In his work for the Post, Martin earned a deserved reputation as a meticulous collector of facts (one of his friends described Martin as “fact obsessed”) upon which to base his stories. “I spend at least as much time doing leg work as I do in writing,” he said. “Probably a great deal more. But I’ve a belief that the important thing in a piece is the cumulative impact of the facts themselves.” 

Although he never had any illusions about being “a Sir Galahad of the downtrodden,” and did not consider himself to be an investigative reporter out to right wrongs, sometimes Martin became personally involved in the stories he researched. In one case the friendships he had developed while living in the Chicago suburb of Highland Park, Illinois, placed him squarely in the middle of a case that had been one of the biggest news stories of the 1920s—the “thrill murder” on May 21, 1924, in Chicago of fourteen-year-old Robert “Bobby” Franks by Leopold and Loeb, two young men from wealthy German-Jewish families and who had become friends while at the University of Chicago. Leopold and Loeb had kidnapped Franks as he walked home from school, bludgeoned him to death in a car (each blamed the other for the actual killing), stripped off his clothes, poured acid on his face and genitals to delay identification of the body, and dumped his body in a culvert. They also attempted to extort $10,000 in ransom from Franks’ father, informing him his son was still alive.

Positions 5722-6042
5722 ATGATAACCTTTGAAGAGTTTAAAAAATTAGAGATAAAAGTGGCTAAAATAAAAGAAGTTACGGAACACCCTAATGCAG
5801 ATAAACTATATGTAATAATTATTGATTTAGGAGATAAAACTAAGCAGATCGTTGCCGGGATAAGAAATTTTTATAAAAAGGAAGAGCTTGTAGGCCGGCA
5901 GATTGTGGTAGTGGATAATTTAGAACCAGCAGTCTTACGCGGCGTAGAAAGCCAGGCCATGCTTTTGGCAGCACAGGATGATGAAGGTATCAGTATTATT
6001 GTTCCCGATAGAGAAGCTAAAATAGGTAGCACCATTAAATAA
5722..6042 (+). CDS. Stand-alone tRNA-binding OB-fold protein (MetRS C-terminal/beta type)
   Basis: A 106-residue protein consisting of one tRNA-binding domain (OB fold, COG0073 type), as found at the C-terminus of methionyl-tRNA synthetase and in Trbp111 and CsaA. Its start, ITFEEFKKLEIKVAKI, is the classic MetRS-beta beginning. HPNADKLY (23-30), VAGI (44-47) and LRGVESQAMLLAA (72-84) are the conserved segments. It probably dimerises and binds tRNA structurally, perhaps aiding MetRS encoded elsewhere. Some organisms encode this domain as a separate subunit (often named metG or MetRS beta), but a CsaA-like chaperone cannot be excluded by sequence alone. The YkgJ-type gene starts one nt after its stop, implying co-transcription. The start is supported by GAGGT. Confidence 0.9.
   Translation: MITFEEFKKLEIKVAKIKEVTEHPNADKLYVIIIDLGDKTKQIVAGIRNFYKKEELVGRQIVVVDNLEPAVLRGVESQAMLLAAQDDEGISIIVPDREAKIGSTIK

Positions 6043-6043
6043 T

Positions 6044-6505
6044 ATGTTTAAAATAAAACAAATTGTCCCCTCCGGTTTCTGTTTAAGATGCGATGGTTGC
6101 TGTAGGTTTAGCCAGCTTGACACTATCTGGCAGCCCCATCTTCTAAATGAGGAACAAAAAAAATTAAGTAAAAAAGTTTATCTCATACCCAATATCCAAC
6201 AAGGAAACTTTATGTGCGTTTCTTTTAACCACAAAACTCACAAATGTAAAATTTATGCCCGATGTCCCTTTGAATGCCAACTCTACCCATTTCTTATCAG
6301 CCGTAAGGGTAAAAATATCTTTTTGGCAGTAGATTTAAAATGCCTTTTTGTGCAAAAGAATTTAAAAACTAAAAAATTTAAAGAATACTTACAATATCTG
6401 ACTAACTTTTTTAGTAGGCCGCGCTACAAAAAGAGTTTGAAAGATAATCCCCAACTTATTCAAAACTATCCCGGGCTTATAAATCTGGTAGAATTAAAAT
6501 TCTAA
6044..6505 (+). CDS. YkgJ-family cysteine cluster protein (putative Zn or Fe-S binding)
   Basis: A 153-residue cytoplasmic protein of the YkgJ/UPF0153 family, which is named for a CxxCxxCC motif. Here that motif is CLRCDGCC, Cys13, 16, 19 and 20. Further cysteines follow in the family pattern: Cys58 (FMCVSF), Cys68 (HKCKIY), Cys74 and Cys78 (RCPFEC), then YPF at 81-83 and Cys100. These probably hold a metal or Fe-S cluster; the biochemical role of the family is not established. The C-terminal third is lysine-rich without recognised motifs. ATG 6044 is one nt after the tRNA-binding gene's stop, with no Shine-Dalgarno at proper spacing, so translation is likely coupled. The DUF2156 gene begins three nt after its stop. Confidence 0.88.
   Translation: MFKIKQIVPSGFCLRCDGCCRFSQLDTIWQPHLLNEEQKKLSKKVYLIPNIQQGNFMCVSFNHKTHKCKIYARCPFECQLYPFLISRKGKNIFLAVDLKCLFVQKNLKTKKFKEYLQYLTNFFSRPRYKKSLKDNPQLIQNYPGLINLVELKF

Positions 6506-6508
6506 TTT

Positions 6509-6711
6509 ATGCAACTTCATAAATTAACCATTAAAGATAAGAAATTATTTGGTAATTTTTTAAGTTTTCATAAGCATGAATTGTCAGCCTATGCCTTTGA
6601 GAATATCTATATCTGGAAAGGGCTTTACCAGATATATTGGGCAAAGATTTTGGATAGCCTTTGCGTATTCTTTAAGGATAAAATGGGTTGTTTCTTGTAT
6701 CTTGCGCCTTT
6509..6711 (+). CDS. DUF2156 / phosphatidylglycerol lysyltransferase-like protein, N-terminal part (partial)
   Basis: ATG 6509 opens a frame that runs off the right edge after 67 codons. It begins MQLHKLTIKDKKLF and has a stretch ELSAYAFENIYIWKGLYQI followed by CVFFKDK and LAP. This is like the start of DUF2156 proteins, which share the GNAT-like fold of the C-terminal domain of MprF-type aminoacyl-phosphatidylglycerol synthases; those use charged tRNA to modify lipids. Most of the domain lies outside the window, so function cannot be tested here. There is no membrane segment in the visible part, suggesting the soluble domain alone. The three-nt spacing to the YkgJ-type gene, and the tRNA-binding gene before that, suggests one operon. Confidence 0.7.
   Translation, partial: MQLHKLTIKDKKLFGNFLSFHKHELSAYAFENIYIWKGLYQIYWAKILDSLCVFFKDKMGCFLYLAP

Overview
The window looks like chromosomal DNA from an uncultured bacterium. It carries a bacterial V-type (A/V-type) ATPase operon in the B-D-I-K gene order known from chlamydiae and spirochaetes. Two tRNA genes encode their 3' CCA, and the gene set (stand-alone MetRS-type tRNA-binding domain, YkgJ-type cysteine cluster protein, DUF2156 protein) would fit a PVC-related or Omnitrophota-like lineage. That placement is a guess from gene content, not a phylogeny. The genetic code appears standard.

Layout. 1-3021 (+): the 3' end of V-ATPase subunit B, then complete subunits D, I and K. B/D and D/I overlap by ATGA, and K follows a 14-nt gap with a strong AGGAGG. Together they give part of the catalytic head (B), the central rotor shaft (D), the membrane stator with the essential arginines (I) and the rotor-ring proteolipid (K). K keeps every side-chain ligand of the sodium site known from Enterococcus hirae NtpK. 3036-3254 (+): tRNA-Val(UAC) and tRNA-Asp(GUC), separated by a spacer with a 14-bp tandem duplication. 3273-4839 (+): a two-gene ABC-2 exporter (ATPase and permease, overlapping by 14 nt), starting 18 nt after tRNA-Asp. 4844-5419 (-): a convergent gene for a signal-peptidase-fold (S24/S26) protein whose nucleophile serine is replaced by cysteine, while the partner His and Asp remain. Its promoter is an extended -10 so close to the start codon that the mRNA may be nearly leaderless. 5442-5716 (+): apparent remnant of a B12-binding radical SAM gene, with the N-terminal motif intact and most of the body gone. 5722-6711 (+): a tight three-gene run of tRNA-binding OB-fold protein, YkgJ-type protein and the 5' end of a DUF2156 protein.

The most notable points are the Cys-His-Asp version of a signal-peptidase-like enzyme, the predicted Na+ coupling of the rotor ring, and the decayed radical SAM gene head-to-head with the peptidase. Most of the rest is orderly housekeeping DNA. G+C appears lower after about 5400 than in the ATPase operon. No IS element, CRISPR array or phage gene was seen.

Local newspapers were quick to push the narrative that “some of the police and some persons close to the family believe the boy was the victim of a degenerate who sought to cloak his act and the boy’s presumedly [sic] accidental death by the demands for money.” (Franks, however, had not been sexually assaulted.) Before any deal could be struck, however, police discovered Leopold’s unique prescription eyeglasses near Franks’ body, and the duo were questioned, arrested, and charged with kidnapping and murder. Robert E. Crowe, the Cook County state attorney who prosecuted Leopold and Loeb, called the crime “the most cruel, cowardly, dastardly murder ever committed in the annals of American jurisprudence.”